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To not feel safe in London anymore?

(153 Posts)
CecileDeBumblechat Mon 13-Nov-17 12:48:02

I have lived in London since the age of 18 and in our current area of SE London for a decade now.

I've always felt like we were lucky to live here, safe, very friendly, nice parks etc.

Our DC go to an amazing school, and are very happy kids, with lots of opportunities to do different activities etc. They have loads of friends, as do me and DH, and I love the area. We are planning to move early next year into a bigger place locally (we need more space) and the plan was to stay put at least until the kids have left home.

However in the past year or two I have felt a real shift in how safe I feel in the area, and the amount of incidents that have happened seem to have escalated dramatically. I'm not sure whether part of this is down to local groups on social media and knowing more about what's happened (rather than being blissfully unaware), but I'm starting to get concerned and wondering if staying in the area is actually the right thing to do for our DC?

I'll summarise what's happened (and I've NC as this is potentially outing to me and to the area I live in).

- There is a sex attacker targeting school children on the loose in the wider area - I've heard of the most recent incident very locally this morning (seems to be groping/intimidation and nothing more serious - yet). We have received letters in school bags about it, and asking us to make sure children walk in groups and are vigilant. My DC are not old enough to walk along yet, but the eldest will be starting next year.
- There has been a gang attacking people after dark in streets very close to us - muggings, some burglaries by the sounds of it and one person was attacked on their doorstep. There is an alley I would walk down frequently to get to friends house, doctors etc which now i feel I have to avoid.
- There is a moped gang covering the whole of the SE of London, targetting eldery asian women to get thei jewellery (this has been widely covered). They attacked the grandmother of a girl at my DC school right outside the school at pickup time sad MY DD is aware of this because it happend whilst she was at school.
- I've had a nutter try to get into my car stopped at traffic lights round the corner from my house about 6 months ago. Luckily my door was locked. A few weeks ago in exactly the same place, a guy of the same description tried to open the door of another local mum (also had door locked thankfully).
- There has been a noticible increase in homeless people in the area (which I think has happened around the country). Whilst I am obviously concerned that so many people are ending up in these dire circumstances, there are certain places that people are begging that feel quite intimidating (ie blocking the entrance to shops whilst also drinking). Police intervention doesn't seem to have helped. A few weeks ago a drunk/drugged up man lay down outside our front window and was ranting/swearing/shouting for the entire night. It was very scary and intimidating (shouting racial abuse etc - I thought there was two of them for quite a while until we realised he was basically talking to himself). We called the police who were apparently on their way - they never turned up.

I don't want to leave our friends, the school, the localy community and more importantly the place we call home. However I now feel scared, and I am worried about my DC in the area espcially as they grow older and want more independence.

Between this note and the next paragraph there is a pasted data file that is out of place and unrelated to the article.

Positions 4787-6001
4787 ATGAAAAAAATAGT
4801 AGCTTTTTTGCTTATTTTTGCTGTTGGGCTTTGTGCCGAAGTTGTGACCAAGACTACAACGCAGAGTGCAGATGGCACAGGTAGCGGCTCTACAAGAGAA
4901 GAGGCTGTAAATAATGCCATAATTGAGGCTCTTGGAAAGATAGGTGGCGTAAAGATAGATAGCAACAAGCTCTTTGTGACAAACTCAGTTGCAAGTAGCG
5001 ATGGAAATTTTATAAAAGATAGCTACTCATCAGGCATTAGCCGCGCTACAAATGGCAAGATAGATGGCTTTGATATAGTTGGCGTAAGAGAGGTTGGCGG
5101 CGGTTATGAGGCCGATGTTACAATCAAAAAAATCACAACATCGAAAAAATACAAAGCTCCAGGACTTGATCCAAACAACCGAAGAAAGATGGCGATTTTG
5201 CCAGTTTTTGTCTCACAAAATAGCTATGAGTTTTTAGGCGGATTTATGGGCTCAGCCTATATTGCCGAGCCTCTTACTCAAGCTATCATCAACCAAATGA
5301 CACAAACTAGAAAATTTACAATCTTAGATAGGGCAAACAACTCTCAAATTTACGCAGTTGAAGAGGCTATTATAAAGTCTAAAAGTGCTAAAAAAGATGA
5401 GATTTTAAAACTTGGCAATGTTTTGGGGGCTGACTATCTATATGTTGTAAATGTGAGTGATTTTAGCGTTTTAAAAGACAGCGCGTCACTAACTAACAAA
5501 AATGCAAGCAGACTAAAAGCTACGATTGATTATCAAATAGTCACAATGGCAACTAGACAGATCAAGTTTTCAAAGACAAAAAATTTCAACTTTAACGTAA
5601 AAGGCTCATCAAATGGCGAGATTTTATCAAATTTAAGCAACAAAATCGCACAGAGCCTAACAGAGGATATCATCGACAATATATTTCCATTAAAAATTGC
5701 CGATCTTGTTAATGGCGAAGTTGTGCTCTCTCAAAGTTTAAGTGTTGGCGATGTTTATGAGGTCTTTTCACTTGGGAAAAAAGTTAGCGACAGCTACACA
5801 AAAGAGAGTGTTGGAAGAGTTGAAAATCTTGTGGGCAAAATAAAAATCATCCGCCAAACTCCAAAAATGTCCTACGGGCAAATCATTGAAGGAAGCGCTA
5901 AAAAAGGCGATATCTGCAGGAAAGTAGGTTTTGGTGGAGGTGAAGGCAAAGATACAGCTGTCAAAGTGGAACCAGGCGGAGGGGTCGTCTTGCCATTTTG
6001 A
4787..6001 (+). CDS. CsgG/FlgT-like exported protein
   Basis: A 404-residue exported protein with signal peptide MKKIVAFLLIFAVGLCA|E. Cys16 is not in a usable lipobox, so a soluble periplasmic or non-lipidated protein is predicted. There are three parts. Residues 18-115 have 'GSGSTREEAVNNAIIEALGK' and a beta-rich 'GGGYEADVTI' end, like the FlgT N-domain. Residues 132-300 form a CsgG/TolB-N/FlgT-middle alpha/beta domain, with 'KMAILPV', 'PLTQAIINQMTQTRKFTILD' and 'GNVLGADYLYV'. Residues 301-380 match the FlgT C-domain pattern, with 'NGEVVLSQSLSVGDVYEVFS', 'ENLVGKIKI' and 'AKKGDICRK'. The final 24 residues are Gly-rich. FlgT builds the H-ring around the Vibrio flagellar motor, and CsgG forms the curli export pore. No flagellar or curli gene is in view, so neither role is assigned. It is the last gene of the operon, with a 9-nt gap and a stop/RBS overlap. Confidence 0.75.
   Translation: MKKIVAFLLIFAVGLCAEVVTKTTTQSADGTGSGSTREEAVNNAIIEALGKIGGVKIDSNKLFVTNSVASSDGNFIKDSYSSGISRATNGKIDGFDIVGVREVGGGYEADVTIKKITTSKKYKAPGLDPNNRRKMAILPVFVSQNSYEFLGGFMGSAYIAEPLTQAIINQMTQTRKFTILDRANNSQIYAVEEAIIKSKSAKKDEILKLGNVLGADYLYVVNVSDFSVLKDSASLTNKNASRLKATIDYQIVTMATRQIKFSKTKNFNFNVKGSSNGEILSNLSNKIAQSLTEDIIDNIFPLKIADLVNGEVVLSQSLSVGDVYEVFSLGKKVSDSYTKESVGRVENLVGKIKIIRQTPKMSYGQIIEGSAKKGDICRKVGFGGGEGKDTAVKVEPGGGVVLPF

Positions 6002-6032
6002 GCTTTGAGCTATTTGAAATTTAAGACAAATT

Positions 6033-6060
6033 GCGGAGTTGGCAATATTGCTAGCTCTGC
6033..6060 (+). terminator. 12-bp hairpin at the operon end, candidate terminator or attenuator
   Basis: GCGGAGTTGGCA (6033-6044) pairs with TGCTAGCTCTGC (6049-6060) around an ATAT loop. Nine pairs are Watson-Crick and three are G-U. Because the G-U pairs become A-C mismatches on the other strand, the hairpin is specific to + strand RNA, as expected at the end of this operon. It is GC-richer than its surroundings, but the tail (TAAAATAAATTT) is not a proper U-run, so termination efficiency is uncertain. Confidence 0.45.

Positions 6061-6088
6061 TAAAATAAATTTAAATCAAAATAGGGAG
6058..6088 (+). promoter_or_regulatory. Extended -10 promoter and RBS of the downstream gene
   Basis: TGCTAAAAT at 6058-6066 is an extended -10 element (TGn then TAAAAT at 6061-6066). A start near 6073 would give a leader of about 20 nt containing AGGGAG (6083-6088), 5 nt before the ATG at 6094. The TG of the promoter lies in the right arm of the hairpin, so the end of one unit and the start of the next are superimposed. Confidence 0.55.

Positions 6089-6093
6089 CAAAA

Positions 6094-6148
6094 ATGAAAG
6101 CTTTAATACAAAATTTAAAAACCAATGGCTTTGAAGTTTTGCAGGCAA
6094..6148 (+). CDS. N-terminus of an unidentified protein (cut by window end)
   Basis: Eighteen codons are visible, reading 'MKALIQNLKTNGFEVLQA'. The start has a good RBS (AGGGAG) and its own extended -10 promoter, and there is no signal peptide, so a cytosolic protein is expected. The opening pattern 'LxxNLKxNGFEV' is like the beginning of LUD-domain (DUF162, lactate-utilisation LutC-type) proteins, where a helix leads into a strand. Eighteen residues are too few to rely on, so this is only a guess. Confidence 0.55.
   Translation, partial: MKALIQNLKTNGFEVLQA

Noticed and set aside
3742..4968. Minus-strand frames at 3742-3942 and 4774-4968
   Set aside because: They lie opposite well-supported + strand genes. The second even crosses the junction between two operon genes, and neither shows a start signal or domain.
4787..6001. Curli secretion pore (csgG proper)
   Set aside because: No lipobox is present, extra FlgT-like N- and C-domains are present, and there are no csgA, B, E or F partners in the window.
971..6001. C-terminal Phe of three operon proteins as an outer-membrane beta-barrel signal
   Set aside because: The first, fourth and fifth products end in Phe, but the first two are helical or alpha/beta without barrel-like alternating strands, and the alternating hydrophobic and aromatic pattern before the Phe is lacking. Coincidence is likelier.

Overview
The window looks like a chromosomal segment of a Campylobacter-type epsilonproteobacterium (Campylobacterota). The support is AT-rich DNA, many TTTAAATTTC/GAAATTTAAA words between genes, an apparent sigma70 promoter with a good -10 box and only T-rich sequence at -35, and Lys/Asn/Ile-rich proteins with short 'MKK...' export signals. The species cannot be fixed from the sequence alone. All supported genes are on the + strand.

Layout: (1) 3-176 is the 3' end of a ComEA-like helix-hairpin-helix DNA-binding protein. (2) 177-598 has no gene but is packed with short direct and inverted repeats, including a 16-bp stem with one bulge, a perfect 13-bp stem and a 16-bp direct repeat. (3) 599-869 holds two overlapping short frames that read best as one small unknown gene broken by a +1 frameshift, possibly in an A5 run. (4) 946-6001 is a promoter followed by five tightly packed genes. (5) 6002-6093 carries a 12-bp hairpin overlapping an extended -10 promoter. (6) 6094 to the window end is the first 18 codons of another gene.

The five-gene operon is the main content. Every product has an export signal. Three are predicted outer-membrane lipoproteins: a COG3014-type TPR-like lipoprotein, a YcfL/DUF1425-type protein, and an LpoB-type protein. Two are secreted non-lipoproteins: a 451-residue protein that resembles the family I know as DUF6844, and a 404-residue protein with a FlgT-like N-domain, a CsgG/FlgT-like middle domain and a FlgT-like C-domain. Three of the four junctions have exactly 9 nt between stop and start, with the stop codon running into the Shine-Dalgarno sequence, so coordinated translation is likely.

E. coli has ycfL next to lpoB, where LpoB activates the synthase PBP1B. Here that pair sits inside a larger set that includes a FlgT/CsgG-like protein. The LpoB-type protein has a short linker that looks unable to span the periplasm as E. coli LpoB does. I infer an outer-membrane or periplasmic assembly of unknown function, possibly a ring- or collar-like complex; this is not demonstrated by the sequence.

Part of me doesn't want to let the bastards win, part of me thinks this could all get worse (with police cuts etc) and we should really think seriously before we commit ourselves with the new house.

AIBU? Should we really consider leaving for some rural idyll or am I kidding myself and this could all happen anywhere?

Ttbb Mon 13-Nov-17 12:50:12

We moved away from London to raise our children. It's wonderful, I have always wondered why anyone would voluntarily raise children there.

ThroughThickAndThin01 Mon 13-Nov-17 12:53:44

Posters will tell you that YABU.

I think YANBU. We moved away about 14 years ago, it felt like it was getting more threatening then with yellow boards springing up everywhere asking for witnesses for assault, murder etc. It started feeling too unsafe for me then.

I have never regretted moving out, although loved our time living in London. I'm quite wary when I visit too, although that doesn't stop me from going.

It's a shame, I loved London.

Screamer1 Mon 13-Nov-17 12:54:21

Am wondering exactly the same thing cecile about our part of London. I’ve lived in London all my life and don’t really want to move, but am concerned about things like acid attacks etc near where we live. I’ve posted on my local area board and there’s been a lot of people replying with very positive experiences of bringing up children in our area. I’m still worried though.

CecileDeBumblechat Mon 13-Nov-17 12:54:43

Ttbb - there are so many positives to raising kids in the city, I really do think that. I actually feel they are privileged to go to the school they are at, it's such a great community. The school trips to world class museums, theatres, art galleries etc that are the norm.

I grew up in a market town with a bad heroin problem (mostly due to boredom) so I've always felt that returning to that kind of environment wasn't right for us.

But now I feel torn.

CecileDeBumblechat Mon 13-Nov-17 12:56:37

Screamer - I've not heard of acid attacks near us, that sounds particularly scary.
I think raising children here can be so positive, but I' m also thinking of the 'what ifs'. It's horrible feeling intimidated.

Ttbb Mon 13-Nov-17 12:57:46

But we do all of that anyway without living there...

jennawade Mon 13-Nov-17 13:01:16

honestly if you're torn then make a decision? if you think this is representative of a downwards spiral in your area then move.

But don't target the whole of London with your doubts. Lots of us are here and are happy. Personally I can't imagine raising my children anywhere else.

Dozer Mon 13-Nov-17 13:06:32

I live in small town commuterbelt and there have been sexual assaults of the kind you describe on children, and adults. Crime overall is lower though.

Relative to SE London, where we lived before, public transport is crap and streets quieter and darker. Lots of even teen DC are driven a lot - not great for independence IMO.

Lily2007 Mon 13-Nov-17 13:06:57

We moved out but commute in. Tbh it was as you describe in the part of SE London I was in 10 years ago, lots of crime, 3 murder posters when went to the petrol station one on our street, muggings, rape, people shot dead for Rolex watches and school kids asking for cigarettes and worse looking about 9. Moved right out to a lovely town whilst on 2 maternity leaves but all the decent jobs for me are in London so had to move closer.